Thanks to David Belbin for his review of my pamphlet Another Last Word, on the Nottingham UNESCO City of Literature website. I must get hold of those Thom Gunn letters – reading David’s review has taken me back to the poems.
Thanks also for Sam Smith for his review of Birmingham Canal Navigation in the latest issue of The Journal.
Here’s my new collection, Another Last Word, a chapbook published by The Red Ceilings Press. A limited edition of 40 numbered copies. Thanks to Mark Cobley.
‘I laughed out loud as well as now and then wincing. Individually they’re like when some cartoons become art, like ‘Lost Consonants’ in the Guardian, but they’re even more than that altogether, the way the poems work with each other. I could see you reading them in Dictionary Corner on Eight Out of Ten Cats Does Countdown, though you’d have to win X Factor first, to be invited on’ – Peter Sansom
Poems from the front line of a long-term relationship in and out of lockdown. A survival guide, perhaps. Featuring a walk in the rain, a bar of expensive chocolate, The Beatles Revolver, the Tai Chi sword form, a cucumber, a suitcase, revolving doors, War and Peace, poppadoms, wet lettuce and a box of new colouring pencils. Cliff Yates’s poems have sometimes featured dialogue; this collection consists almost entirely of dialogue. Fragmentary, Zen-like, cartoonesque, highly-wrought poems, where authorship is questioned and responsibility shared.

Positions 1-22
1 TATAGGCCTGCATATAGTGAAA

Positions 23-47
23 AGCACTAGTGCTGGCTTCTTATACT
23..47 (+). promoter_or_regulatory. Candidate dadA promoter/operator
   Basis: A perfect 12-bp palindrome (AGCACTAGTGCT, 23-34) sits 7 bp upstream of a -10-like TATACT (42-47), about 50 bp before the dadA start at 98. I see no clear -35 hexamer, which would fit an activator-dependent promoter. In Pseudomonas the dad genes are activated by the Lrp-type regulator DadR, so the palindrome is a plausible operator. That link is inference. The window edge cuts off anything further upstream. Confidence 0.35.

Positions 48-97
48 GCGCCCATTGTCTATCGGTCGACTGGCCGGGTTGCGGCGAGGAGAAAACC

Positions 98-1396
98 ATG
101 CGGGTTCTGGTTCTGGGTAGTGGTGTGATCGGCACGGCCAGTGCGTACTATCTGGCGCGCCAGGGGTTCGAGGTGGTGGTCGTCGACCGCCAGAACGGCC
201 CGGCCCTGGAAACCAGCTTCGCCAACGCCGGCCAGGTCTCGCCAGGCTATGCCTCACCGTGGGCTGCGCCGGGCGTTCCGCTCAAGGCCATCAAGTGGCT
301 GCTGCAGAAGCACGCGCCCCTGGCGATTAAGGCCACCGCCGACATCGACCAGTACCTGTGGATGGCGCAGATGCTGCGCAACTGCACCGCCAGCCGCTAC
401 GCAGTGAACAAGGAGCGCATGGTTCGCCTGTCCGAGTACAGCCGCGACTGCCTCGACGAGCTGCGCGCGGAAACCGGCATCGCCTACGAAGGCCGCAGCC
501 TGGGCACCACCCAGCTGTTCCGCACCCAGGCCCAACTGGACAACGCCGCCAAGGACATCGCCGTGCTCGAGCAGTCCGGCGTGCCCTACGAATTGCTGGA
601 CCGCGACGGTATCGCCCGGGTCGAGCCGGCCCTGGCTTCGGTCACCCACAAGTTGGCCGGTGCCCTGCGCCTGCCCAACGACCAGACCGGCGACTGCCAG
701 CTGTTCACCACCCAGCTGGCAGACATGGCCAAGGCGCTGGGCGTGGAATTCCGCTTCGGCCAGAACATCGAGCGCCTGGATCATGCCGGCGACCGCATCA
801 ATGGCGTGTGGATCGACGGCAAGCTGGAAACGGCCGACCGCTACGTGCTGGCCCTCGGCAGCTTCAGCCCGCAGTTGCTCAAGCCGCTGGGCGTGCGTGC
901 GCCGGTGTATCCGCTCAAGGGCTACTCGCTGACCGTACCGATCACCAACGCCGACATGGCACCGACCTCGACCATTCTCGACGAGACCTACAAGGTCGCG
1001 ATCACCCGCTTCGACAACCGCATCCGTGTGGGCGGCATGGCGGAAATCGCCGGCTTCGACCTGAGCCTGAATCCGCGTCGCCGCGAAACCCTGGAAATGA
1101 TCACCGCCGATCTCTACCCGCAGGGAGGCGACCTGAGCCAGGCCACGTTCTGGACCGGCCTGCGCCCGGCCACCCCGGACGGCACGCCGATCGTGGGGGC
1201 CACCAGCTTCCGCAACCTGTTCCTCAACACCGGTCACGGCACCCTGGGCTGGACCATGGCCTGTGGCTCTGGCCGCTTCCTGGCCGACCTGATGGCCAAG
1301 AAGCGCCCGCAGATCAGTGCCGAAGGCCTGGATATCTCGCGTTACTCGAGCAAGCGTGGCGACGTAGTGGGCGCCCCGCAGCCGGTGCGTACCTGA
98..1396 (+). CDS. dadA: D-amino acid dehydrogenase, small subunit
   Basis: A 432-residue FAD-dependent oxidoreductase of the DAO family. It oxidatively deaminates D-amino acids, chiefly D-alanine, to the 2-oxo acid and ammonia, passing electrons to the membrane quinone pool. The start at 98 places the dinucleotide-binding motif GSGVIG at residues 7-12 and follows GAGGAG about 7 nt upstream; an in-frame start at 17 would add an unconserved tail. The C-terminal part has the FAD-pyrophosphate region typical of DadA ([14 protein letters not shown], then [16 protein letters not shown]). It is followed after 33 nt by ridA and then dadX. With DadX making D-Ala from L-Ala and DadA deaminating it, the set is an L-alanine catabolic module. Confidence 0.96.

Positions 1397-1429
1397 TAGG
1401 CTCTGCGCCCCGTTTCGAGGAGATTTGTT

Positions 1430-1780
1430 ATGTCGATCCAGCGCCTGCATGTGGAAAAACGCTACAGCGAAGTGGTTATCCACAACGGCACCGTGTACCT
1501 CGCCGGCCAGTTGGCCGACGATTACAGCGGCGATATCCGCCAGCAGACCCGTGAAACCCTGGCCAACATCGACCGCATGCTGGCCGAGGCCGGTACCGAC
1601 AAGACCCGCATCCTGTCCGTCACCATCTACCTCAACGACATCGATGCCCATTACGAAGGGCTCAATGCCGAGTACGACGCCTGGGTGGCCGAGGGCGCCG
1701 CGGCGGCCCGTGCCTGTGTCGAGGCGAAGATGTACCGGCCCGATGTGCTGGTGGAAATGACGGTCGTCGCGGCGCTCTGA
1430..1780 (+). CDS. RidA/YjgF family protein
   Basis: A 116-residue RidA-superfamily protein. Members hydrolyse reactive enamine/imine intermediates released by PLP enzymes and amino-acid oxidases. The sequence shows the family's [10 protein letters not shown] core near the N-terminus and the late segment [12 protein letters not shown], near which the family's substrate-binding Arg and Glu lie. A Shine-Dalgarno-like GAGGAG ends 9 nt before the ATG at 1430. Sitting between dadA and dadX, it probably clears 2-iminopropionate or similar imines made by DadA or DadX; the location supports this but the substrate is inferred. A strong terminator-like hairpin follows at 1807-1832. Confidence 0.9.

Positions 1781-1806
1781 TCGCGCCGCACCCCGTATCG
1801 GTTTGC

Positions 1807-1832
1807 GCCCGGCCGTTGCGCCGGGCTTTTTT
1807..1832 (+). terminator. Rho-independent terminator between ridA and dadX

I’ve just come across another review of Birmingham Canal Navigation on Sphinx. It’s written by Matthew Paul, and you can find it here. Entitled ‘The Iruption of Memory, it begins: ‘As Roy Fisher had Birmingham River, so Cliff Yates has Birmingham Canal Navigation, a Sinclairesque, psychogeographical peregrination around the city of his birth and upbringing, and nearby Coventry…’
I just came across this review on Sphinx, of my new collection Birmingham Canal Navigation. Thanks to Ramona Herdman, and to Happenstance Press. The review begins: ‘These poems feel real to me. I believe in their Birmingham. I believe in Luke and the frisbee. I don’t care whether everything really happened exactly as set down…’